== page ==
U of A launches free online course on science literacy

New course teaches learners how to think critically about science—and how to tell the difference between sound scientific studies and pseudoscience.

We are often told not to believe everything we read online or see on TV, but how do we tell the difference between sensationalized statistics and a real scientific study? A new online course in science literacy launched this week by the University of Alberta is ready to help learners spot sound science.

"The purpose of this course is to teach people about the process of science and how it is used to acquire knowledge," said course host Claire Scavuzzo, a researcher in the Department of Psychology. "By the end of the course, learners will be able to understand and use scientific evidence to challenge claims based on misinformation, and engage the process of science to ask questions to build their knowledge."

Guest lecturers

In the U of A's new online course on science literacy, you'll hear from:

  • Timothy Caulfield, Canada Research Chair in Health Law and Policy and star of Netflix's A User's Guide to Cheating Death, on pseudoscience
  • Torah Kachur, scientist and CBC journalist, on science communication (and miscommunication)
  • Christian Nelson, citizen scientist and creator of Edmonton Weather Nerdery, on experimental design
  • Métis Elder Elmer Ghostkeeper and Cree Elder Rose Wabasca, on the holistic nature of Indigenous wisdom and how it can work with the scientific process
  • David Rast, scientist and psychology expert, on uncertainty and decision-making

The course covers a variety of topics, Scavuzzo explained, and students will have the opportunity to learn how holistic wisdom is gained and practised by Canadian First Nations, Indigenous, and Métis peoples, compared with the westernized process of science. They will also learn how to think critically about scientific claims from a variety of sources, and how to differentiate science from pseudoscience.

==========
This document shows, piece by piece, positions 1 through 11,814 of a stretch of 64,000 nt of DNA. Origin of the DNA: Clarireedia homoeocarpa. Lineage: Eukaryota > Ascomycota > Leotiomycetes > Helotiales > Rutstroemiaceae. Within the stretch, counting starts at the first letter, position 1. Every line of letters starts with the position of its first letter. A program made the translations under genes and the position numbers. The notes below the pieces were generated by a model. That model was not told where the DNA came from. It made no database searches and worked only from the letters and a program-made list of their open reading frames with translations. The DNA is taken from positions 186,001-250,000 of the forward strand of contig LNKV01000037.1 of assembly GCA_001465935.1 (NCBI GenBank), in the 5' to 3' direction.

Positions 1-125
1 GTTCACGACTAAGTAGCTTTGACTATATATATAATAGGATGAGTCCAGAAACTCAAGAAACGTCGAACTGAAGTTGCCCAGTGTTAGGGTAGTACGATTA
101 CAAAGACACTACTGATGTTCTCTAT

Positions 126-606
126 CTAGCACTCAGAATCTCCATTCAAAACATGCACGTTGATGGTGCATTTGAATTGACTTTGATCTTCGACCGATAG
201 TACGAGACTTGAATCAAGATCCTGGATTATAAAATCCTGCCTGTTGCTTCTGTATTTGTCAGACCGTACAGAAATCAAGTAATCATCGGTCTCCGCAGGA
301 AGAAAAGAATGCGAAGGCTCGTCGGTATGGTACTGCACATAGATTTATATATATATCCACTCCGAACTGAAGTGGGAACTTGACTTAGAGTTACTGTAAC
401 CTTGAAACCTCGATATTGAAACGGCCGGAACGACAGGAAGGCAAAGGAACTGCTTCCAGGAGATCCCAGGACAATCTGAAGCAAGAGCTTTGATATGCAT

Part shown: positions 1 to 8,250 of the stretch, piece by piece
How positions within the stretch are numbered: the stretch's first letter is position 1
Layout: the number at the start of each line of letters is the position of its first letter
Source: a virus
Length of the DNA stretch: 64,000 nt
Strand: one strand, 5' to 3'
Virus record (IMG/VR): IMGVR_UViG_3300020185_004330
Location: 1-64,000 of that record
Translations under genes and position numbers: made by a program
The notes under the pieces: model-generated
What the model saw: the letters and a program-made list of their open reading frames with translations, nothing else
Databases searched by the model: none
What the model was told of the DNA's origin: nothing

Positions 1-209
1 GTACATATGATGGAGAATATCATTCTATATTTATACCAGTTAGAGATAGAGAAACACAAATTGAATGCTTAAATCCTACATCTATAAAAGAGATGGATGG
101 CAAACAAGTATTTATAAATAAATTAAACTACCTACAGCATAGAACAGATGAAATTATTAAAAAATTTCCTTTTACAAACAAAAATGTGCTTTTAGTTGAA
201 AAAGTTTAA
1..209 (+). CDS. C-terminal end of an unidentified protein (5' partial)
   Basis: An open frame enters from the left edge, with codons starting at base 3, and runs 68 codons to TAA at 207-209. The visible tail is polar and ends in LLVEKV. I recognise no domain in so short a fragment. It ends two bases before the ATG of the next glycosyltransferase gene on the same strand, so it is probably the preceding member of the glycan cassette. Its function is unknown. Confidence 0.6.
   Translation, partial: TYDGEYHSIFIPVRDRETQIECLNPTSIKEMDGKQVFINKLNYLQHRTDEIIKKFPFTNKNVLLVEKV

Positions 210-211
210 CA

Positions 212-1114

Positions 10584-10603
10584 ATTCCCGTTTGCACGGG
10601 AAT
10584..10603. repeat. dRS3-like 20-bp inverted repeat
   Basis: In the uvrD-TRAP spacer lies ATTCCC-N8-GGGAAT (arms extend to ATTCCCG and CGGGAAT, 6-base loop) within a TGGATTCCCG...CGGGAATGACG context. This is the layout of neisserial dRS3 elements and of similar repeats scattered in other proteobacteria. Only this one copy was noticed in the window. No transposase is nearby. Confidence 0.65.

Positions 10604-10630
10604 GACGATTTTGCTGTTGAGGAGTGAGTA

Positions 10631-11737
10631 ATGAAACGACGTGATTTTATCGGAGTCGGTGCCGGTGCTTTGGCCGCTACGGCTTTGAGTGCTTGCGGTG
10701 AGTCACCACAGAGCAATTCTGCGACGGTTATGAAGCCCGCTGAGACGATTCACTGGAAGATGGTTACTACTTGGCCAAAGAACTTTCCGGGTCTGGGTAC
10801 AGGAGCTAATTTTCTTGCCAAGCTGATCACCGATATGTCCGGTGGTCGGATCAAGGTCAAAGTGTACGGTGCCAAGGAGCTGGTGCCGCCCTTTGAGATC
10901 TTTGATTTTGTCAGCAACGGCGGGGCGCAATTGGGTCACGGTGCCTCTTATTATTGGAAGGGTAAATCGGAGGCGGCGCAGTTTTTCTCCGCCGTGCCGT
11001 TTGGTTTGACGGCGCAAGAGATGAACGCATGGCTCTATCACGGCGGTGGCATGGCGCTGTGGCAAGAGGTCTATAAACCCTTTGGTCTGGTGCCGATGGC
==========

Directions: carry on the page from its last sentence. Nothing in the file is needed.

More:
"With the uncertainty that comes with the current global COVID-19 pandemic, we are seeing a general public distrust in science-ironically because of its self-correcting process," said Scavuzzo.

"For example, the World Health Organization and provincial and federal health leaders changing their advisory on face masks was due to new evidence that showed masks help reduce the spread of COVID-19. If we are scientifically literate-and expect our health and government officials to be-we should expect updates and even changes to COVID-19 policies based on new evidence as it becomes available. This self-correction reflects the new evidence we collect and new knowledge we have gained."

The online course has no prerequisites, features a variety of guest lecturers and can be completed at the learner's own pace-roughly five weeks with five to seven hours per week of study. The five modules of the course are presented with practice quizzes, reflective quizzes and interactive learning objects that are all available for free.

"Students can expect to finish this course with well-polished critical thinking skills. Rather than 'science knowledge,' students will build the skill of thinking scientifically so they are ready to engage in the process of science," said Scavuzzo.

"It may expose some of your biases and it may also help you recognize the value of challenging your biases by being skeptical, asking questions, and evaluating evidence. It will change the way you interact with and absorb content on social media. It will make you realize that these skills can-and should-be used every day."